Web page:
by Mariah Parker, Multimedia Editor
Photos by Josh Reiss
After a few semesters at Wilson, one comes to expect the unexpected automatically. In some instances, quirk becomes normal, even homey.
I’m talking, of course, about Witherspoon’s Elvis Lounge, home of the Chemistry department.
The Chemistry department’s obsession with Elvis dates back to the early ‘80s when Chemistry professor Dean Kahl was coach of the Cross Country team. While in Cherokee with the team for a road race, Kahl picked up a velvet painting of Elvis at one of Cherokee’s many gift shops.
“Dean’s a real connoisseur of velvet art,” said fellow Chemistry professor Vicki Collins.
When Kahl displayed slides during his classes, the Elvis painting made a handy blackout curtain for the windows.
Elvis had just passed away in 1977 and rumors of his actual whereabouts circulated widely. “There were all these articles in the tabloids about how he had put a wax dummy in his coffin,” said Kahl. Many believed Elvis had faked his death to enjoy a quiet life.
Kahl’s painting stirred Elvis fervor among his students, and soon, the Chemistry department was transformed into a temple to the fallen icon.
At the time, the Chemistry department was located in the basement of Morse Science Hall.
From as far away as Mexico, students brought in news clippings of Elvis sightings, photographs from trips to Graceland, and other memorabilia. Students created original Elvis works for art classes. One student brought in a stone bust.
“None of us are particular Elvis fans,” said Collins. “In the 90s, FMTS was run by a man named William Warren who claimed to have opened for Elvis when he was young. That’s our only real connection.”
Former president Doug Orr contributed Elvis clocks and other collectibles, as did Intercultural Studies professor and flea market hound Bill Mosher. Mosher donated an Elvis candle that the chemists began lighting during exams; students would put their hands over the flame and ask Elvis for inspiration and insight.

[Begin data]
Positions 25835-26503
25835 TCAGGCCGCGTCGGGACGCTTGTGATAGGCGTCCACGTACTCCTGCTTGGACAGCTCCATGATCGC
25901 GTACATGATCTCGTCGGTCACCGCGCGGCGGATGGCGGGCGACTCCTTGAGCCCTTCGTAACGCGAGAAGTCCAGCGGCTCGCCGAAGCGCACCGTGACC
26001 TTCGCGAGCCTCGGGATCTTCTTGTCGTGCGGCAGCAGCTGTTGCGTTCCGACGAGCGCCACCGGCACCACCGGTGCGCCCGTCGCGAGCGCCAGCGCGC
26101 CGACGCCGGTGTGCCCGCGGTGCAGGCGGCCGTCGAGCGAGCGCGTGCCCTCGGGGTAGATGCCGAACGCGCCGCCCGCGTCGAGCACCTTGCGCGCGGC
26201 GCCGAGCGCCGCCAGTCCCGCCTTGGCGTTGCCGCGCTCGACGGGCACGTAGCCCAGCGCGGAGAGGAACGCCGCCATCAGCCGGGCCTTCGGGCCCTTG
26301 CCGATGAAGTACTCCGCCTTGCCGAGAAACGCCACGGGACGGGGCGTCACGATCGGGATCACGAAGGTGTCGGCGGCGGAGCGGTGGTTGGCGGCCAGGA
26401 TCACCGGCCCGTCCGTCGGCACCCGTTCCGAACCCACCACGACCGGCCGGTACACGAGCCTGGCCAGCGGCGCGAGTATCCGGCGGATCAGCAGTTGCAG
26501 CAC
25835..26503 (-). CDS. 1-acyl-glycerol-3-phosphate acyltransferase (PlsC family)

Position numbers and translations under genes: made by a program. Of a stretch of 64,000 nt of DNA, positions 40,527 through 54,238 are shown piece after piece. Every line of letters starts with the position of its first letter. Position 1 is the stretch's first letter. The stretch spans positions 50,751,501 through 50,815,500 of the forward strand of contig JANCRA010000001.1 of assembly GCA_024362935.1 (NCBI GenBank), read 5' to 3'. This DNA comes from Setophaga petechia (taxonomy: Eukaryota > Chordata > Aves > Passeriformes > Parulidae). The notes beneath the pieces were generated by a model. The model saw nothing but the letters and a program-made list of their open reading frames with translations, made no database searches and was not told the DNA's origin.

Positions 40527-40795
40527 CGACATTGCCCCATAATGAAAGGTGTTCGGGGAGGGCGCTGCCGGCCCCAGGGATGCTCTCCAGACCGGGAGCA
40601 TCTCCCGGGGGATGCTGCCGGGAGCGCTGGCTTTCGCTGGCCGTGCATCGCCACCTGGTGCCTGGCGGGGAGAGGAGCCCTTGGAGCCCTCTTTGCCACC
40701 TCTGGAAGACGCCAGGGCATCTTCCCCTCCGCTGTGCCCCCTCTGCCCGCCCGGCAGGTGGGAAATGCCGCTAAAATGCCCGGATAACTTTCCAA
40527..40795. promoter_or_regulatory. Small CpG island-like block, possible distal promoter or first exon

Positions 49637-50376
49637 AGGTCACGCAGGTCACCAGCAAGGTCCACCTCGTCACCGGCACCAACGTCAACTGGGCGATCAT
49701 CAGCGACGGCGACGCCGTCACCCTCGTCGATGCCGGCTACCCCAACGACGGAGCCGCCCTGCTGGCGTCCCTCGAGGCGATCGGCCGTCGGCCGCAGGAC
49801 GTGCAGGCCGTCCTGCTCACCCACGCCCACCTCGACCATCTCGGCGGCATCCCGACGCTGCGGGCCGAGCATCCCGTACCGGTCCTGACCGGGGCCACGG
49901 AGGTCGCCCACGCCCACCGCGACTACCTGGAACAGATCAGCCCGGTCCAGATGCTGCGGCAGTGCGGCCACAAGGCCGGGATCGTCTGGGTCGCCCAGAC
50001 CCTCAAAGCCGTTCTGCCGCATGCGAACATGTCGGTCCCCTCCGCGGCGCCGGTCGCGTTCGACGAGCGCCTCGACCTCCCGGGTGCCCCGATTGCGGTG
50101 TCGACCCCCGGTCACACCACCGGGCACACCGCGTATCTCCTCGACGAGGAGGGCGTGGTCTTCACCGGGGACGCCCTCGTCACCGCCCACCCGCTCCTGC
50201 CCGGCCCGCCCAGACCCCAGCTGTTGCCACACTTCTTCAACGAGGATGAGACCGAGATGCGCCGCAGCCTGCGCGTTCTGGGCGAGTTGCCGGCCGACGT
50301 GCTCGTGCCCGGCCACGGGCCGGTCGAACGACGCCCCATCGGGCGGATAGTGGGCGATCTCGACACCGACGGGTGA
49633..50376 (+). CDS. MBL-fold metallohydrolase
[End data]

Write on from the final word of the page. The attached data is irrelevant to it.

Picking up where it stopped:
The mania escalated as some students began to try to find Elvis’ name in sequences of DNA. One student even presented a grainy photo of an Ingles employee with an Elvis coiffure as proof that Elvis had retired to Swannanoa.
The fervor died out in the 90s as the late pop icon lost cultural relevance. When Witherspoon was built in 1999, Kahl coordinated with the architects to ensure the new Chemistry space would be welcoming to its students.
“Chemistry can be scary,” said Kahl. “We wanted a nice lounge and had considered throwing out the Elvis stuff from the basement, but the students wanted to keep it.”
Only a third of the memorabilia survived the transition. Much of it was old and ready for the recycling bin; other artifacts are still displayed prominently in the Lounge. Even with changing times and environments, Elvis found a home in the Chemistry department–and so, it seems, have the students.
“I remember the lounge from my tour of Wilson,” said senior Kendra Marcus of the Chemistry crew. “For me, it became a symbol of the inclusivity of the science department.”
“It’s my home away from home,” added sophomore Michi Stewart-Nuñez, also of the Chemistry crew. “It’s not unusual to see people sleeping in here.”
Will Elvis ever leave the building? It’s hard to say. With the passing years, Graceland has seen dwindling traffic; the Witherspoon shrine, too, belongs to a past that is quickly receding into the distance. Collins believes the shrine will last another decade, but it’s doubtful that the students will let him go that easy.